Childhood books that introduced you to new foods

books

#21

I LOVED the Scholastic Book Fairs!

My family had some crazy rules in many areas but they were very liberal about reading. I could read what ever I wanted and was reading adult fiction by 4th or 5th grade. Summer brought weekly trips to the library where I worked my way through many children’s series - we had some pretty old books there!


#22

I don’t see this book mentioned too often, but it had a big influence on me. It’s about a kid who spends a year living in the woods on his own and devising ingenious ways to feed and clothe and shelter himself. My memory of it is a little hazy (I only read it once, when I was about the age of the kid), but I’m pretty sure there was a section in which he sewed skunk cabbage leaves together to create a vessel in which he could boil water. And made a fishhook out of two thorns lashed together. I think of this book when I have to (or choose to) use outside-the-box methods, like when I fried eggs and potatoes over charcoal during Hurricane Irene. There’s some slow cooking, let me tell you.


#23

I’m going to have to check that out!


#24

I LOVED that book! Every once in awhile I get sort of a flashback about it, and I don’t know why.


(Andrea Brooks) #25

Harriet The Spy is my favorite childhood book. Although you couldn’t get me to eat a tomato then; pale, hard, flavorless, in cellophane from the supermarket, the way she loved her tomato and mayo sandwiches always stuck with me. Many years later when I tried a real garden tomato I made a “Harriet” sandwich. YUM! Thanks for the memory.


#26

That one really stuck with me! Found a copy!





#27

I loved scholastic book fairs too. I was once in a Scholastic book catalog. A horrible picture, but I got paid! (I think about $35.00). That was my very first job.


#28

I tried to find “What’s for lunch” in my regional library network, which is huge…no such luck…they have lots by that author but they are all books for children about saints and Biblical figures. Available on Amazon at huge prices! Where did you find your copy? Ah, I do remember those line illustrations…a great book on several levels!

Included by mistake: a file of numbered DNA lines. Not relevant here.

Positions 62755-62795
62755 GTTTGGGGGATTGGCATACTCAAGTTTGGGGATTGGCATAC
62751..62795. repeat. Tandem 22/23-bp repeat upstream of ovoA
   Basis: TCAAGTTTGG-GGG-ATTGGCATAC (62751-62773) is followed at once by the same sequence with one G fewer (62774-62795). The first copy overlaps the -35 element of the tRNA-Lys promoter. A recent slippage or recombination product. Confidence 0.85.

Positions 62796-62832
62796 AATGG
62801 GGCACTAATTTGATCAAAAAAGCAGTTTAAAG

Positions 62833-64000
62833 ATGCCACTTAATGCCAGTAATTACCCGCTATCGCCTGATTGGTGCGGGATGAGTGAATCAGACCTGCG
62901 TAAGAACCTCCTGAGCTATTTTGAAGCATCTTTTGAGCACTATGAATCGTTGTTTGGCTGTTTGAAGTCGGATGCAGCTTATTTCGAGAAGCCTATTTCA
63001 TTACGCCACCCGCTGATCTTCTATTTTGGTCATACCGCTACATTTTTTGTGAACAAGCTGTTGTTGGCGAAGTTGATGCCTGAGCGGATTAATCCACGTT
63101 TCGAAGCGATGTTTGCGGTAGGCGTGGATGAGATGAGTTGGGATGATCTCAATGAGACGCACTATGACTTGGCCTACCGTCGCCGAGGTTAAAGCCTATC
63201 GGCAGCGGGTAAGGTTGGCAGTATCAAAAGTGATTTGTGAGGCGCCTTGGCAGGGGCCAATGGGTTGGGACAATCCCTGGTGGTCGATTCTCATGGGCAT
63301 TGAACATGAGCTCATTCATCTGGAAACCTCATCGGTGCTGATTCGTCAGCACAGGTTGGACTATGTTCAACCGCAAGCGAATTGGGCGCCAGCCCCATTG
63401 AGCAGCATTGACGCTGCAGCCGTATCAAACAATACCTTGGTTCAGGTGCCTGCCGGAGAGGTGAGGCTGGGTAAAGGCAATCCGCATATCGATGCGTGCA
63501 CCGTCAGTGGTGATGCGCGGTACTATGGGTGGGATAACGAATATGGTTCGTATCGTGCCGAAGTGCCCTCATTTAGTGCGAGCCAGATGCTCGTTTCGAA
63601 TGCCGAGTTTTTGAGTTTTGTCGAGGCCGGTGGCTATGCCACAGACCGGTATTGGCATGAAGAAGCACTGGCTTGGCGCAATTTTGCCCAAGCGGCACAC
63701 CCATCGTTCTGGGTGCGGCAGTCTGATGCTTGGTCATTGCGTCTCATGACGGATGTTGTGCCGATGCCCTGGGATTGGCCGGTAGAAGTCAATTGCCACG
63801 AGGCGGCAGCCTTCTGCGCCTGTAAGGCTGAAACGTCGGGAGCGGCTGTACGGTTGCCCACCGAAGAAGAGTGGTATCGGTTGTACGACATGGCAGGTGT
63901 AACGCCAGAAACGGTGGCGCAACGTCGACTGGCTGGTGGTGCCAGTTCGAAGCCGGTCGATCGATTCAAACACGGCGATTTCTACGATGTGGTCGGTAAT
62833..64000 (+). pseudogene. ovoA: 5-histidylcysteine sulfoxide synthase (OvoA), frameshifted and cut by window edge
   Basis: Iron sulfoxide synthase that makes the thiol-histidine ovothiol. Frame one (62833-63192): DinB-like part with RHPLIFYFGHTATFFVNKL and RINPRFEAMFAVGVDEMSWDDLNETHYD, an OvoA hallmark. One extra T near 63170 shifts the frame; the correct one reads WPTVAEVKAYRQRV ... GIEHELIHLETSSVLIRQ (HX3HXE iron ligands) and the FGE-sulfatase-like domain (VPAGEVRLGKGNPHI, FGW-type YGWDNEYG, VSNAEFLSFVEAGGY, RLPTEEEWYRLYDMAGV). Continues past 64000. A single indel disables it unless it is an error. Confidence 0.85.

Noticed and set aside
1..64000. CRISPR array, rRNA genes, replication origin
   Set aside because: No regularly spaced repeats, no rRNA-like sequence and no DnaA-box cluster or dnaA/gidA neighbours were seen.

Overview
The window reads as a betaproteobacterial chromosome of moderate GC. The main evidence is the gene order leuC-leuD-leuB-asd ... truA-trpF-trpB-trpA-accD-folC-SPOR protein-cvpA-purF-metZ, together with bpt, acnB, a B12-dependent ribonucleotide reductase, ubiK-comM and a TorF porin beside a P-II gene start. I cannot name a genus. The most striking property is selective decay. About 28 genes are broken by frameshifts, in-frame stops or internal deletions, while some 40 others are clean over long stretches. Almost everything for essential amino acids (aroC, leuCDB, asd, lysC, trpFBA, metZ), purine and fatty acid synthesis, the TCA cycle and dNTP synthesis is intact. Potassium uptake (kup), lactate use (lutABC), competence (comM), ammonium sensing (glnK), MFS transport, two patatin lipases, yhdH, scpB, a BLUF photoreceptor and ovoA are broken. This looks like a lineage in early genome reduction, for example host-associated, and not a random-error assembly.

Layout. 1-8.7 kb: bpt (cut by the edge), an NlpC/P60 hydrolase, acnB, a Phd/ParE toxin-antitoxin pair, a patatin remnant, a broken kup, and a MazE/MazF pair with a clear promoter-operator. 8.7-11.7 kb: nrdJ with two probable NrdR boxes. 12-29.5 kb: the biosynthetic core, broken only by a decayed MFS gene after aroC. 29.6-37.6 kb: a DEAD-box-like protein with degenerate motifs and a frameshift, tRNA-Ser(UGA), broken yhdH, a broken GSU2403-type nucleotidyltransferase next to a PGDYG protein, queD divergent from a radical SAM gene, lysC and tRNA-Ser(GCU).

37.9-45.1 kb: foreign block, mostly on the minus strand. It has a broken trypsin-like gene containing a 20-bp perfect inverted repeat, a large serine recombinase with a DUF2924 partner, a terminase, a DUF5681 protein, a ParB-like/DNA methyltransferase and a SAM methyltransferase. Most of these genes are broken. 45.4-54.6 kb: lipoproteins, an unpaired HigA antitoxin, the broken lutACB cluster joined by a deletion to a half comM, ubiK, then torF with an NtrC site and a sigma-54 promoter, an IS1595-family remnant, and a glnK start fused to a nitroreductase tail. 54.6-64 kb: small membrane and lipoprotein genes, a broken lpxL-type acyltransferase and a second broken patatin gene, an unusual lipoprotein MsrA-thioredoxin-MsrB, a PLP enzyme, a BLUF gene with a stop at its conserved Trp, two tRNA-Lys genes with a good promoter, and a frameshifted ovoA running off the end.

#29

“Amazon-at-a-huge-price”! Actually I don’t remember the price being an issue. I was so happy to find it.


#30

How exciting! Were you a child? How did that come about?


#31

I did some modeling as a child.(blushing).


(Miss_belle) #32

Interesting that some of you don’t remember food scenes in the ND books. Leafing through my collection here😊

The Secret of Red Gate Farm: “Mrs. Byrd appeared very happy as she bustled about, serving the delicious meal of hot biscuits, sizzling ham, sweet potatoes and coffee. Freshly baked lemon meringue pie for dessert.”

The Haunted Showboat: “ The girls found the meal of fried chicken, accompanied by hot corn bread and sweet potatoes very tasty. For dessert they had delicious homemade pecan pie.”
Then later at Antoine’s : The young people thoroughly enjoyed their luncheon in the famous restaurant which had been operating since 1868. The lunch included famous oysters Rockefeller, served on the half shell with hot salt, and garnished with a secret garlic sauce. Then came ‘chicken in a bag’. The waiter tore off the paper to reveal a succulent rice stuffed chicken. Dessert was pecan pie.”

My list could probably go on and on but I don’t want to bore you guys to death. Told you I was a huge ND fan😊

I loved the Scholastic book fairs too. The two books I remember most were The Outsiders & Sorority Girl. Not food related but they made a lasting impression on me. Think they were like 35 cents each back then.


#33

I remember The Outsiders and The Endless Steppe the most.

Upon reflection, the foods that I remember most from childhood books were those I was unfamiliar with. Most of the foods you’ve highlighted from ND were things I was familiar with so perhaps they didn’t create a lasting memory for me.


(Miss_belle) #34

I was familiar with most of the foods too but at that age I still enjoyed reading it in print. I’ve always liked to read about food.:blush:


#35

The excerpts you shared make me want to revisit the books! And mimic her meals… :pie:


(Miss_belle) #36

imo, Nancy Drew books should never go out of style😊


#37

I also remember The Endless Steppe as well as “I am 15 and I don’t want to die”, however, those books are more notable for lack of food!


#38

If you buy a used copy, the price isn’t too high…


#39

My copy was definitely used, but looks good! I realize now I didn’t remember anything about Charlie, or the restaurant, or the other little girl, but I was REALLY impressed with her bring fried chicken and a table cloth for lunch.


#40

I don’t remember much about the food at all, or why I liked them so much, but I remember passing on the love to my daughter, who had “a full set”, plus ALL of the Nancy Drew computer games. I know when continued to play the video games into adulthood. I’ll have to ask her if there are food scenes.